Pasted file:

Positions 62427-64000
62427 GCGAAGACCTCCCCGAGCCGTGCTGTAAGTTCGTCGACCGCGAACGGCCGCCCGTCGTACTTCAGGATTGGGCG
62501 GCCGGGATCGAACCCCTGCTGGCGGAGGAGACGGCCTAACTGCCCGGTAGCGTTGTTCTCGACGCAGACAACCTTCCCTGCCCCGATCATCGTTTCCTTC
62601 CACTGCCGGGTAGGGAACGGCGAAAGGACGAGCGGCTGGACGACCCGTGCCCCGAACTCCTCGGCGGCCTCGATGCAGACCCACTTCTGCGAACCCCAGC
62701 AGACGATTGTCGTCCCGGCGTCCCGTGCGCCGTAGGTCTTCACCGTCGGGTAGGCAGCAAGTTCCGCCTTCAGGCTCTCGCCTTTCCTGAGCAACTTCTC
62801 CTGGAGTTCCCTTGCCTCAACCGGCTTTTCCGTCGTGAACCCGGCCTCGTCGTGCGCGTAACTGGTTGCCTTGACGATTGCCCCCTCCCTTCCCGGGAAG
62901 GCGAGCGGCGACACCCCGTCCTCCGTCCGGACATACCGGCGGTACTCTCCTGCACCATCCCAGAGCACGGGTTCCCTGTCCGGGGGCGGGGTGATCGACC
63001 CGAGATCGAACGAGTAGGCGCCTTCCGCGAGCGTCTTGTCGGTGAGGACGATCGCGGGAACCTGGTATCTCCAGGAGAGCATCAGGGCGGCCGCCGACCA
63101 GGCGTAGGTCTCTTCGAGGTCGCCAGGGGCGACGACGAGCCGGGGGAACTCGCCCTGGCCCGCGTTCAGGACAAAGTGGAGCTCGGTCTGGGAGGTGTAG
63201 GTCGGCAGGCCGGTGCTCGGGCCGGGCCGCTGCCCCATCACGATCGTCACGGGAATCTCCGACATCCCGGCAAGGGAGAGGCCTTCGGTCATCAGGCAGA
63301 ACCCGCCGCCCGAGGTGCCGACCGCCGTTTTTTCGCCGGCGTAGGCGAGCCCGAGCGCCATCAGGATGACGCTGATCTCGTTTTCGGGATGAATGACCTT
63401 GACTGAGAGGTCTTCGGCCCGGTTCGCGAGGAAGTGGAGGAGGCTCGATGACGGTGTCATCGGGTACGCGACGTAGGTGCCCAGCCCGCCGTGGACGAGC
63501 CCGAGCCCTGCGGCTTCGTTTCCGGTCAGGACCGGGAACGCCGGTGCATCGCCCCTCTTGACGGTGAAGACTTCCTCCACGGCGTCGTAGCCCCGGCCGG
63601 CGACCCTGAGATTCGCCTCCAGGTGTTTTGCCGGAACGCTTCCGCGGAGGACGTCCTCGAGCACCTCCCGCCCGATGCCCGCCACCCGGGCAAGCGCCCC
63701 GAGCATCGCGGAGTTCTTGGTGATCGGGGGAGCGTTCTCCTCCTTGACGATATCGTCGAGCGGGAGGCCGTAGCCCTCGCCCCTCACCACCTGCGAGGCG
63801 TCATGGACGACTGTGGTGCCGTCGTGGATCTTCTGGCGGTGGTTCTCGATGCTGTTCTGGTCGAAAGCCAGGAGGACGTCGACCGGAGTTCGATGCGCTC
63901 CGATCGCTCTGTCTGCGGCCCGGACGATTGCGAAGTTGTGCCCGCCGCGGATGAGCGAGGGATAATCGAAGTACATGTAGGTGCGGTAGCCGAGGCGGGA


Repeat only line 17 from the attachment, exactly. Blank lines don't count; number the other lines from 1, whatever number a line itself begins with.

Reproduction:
63901 CGATCGCTCTGTCTGCGGCCCGGACGATTGCGAAGTTGTGCCCGCCGCGGATGAGCGAGGGATAATCGAAGTACATGTAGGTGCGGTAGCCGAGGCGGGA